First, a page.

CH: Let’s say I’m someone who has never played a letter-writing RPG before: what do you think would be the best advice you could give me?
T: “More writing isn’t always better writing, and there’s no need to force yourself to write more than you’re comfortable with! I even included play modifications for short, telegram style correspondence in the game if you prefer. As long as you address the key elements raised each turn, you “win” the turn—it doesn’t matter how much detail you go into. More details will come up in future turns, and any one of them may unlock something that makes you want to write more. There’s no right or wrong way to play this game, though. Take things step by step and when inspiration strikes, you’ll be ready for it.”
CH: So we don’t focus too much on 1/6th of the project: what about the other games will appeal the most to prospective players?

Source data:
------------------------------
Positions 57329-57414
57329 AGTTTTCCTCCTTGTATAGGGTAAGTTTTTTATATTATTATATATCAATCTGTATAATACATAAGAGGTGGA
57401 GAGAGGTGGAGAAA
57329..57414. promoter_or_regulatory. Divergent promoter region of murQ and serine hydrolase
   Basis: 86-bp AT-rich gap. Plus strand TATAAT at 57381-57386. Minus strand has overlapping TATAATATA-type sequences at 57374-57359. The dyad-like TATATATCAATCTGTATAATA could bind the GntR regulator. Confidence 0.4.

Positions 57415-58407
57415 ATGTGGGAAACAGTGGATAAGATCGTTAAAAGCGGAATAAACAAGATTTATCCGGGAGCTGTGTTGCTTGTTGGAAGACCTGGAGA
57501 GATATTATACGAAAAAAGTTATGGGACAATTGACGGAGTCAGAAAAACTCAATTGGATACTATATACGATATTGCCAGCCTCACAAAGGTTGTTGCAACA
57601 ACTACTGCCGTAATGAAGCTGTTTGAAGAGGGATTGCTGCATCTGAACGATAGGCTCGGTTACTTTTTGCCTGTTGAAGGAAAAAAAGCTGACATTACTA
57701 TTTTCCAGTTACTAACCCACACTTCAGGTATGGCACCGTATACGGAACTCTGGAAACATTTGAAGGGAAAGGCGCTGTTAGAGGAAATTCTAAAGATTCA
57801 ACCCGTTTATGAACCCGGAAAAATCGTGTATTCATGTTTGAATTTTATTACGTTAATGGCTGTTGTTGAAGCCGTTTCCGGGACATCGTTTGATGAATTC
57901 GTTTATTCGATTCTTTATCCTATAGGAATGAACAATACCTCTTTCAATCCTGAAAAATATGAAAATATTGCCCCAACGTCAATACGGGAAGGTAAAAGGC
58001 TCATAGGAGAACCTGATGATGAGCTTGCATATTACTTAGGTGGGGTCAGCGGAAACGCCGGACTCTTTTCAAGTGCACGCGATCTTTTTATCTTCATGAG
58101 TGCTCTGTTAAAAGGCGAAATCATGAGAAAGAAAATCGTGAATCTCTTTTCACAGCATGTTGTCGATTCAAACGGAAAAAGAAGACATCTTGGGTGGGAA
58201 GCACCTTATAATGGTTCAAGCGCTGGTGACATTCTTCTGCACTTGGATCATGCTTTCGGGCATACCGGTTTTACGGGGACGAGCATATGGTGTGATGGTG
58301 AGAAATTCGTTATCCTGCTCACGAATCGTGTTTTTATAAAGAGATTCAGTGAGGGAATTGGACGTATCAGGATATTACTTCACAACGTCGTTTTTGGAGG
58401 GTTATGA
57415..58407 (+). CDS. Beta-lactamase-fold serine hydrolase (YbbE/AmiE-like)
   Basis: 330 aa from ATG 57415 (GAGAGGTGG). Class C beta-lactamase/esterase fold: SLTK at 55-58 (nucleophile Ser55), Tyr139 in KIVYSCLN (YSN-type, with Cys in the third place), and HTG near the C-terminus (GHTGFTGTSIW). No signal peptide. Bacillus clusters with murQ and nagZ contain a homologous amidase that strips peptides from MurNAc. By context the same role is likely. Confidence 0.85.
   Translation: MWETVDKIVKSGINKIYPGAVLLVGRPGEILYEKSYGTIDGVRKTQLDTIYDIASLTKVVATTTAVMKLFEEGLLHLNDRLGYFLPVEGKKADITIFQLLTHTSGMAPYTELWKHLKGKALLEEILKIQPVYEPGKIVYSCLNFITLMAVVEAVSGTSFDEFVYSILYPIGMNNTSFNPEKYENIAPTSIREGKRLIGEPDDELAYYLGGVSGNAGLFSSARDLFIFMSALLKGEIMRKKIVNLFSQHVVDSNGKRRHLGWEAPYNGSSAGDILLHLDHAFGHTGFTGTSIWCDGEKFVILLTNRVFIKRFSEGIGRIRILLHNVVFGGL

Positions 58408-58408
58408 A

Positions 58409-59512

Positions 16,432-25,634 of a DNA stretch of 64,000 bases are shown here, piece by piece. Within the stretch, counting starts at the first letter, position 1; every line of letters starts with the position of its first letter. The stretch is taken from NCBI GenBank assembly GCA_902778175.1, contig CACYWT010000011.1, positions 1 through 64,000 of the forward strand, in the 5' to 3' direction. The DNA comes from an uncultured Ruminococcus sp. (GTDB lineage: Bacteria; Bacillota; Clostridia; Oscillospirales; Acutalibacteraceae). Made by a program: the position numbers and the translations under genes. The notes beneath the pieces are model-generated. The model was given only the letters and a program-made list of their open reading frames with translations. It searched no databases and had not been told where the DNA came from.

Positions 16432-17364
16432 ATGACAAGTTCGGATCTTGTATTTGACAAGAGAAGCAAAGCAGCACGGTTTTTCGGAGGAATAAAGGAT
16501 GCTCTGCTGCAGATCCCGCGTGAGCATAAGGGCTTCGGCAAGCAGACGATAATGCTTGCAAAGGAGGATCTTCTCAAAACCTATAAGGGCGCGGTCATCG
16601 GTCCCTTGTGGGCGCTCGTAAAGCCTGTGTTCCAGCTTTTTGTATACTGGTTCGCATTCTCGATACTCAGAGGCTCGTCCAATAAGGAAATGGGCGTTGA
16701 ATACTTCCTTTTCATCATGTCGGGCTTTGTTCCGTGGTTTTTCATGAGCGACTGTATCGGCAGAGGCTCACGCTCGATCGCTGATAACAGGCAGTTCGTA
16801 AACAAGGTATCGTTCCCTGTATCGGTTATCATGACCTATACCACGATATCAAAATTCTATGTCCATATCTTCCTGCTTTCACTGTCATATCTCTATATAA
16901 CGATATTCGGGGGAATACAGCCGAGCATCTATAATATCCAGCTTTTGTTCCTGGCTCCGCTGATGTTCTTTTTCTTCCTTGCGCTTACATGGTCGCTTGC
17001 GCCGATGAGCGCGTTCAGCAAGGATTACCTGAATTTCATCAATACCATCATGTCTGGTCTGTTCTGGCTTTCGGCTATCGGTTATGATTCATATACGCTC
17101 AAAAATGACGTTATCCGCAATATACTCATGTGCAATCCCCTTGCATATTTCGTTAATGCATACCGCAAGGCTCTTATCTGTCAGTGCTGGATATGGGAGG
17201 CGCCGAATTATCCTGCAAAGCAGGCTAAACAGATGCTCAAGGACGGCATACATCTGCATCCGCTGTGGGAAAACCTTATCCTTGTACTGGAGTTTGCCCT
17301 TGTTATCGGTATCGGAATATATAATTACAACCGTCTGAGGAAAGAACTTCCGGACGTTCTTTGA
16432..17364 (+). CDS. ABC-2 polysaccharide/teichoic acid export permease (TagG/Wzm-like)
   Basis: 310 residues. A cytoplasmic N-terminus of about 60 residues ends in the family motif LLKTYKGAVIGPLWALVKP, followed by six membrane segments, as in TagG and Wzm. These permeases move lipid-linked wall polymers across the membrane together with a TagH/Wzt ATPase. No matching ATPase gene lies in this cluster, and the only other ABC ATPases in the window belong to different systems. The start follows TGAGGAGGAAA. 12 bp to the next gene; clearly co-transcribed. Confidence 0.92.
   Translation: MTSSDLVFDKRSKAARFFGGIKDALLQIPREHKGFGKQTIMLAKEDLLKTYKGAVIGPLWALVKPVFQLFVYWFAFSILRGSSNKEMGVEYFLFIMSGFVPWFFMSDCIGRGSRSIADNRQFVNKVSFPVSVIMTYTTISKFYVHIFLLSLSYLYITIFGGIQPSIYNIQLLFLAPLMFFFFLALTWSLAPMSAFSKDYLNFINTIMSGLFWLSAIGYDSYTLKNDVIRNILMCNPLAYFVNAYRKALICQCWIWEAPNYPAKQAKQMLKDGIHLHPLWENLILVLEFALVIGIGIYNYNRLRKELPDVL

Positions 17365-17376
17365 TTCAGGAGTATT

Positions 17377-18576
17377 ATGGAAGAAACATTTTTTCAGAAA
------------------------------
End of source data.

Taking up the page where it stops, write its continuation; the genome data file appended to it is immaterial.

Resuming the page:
T: “Ideally each of the games will appeal the most to someone! But if you’re already a fan of campaign-style games, Wishless has the most conventional RPG DNA. It still fits into the collection’s larger design ethos, but it’s more conventionally dice-based and includes the session structuring method and conflict resolution rules I use in my own campaigns and one-shots. On the other side of the spectrum, though, both DATING.SIM and Scene Thieves can be played with ZERO dice or RPG experience. Fans of the genre will immediately recognize elements in them, but they bridge the gap between party and roleplaying games to welcome those players too.”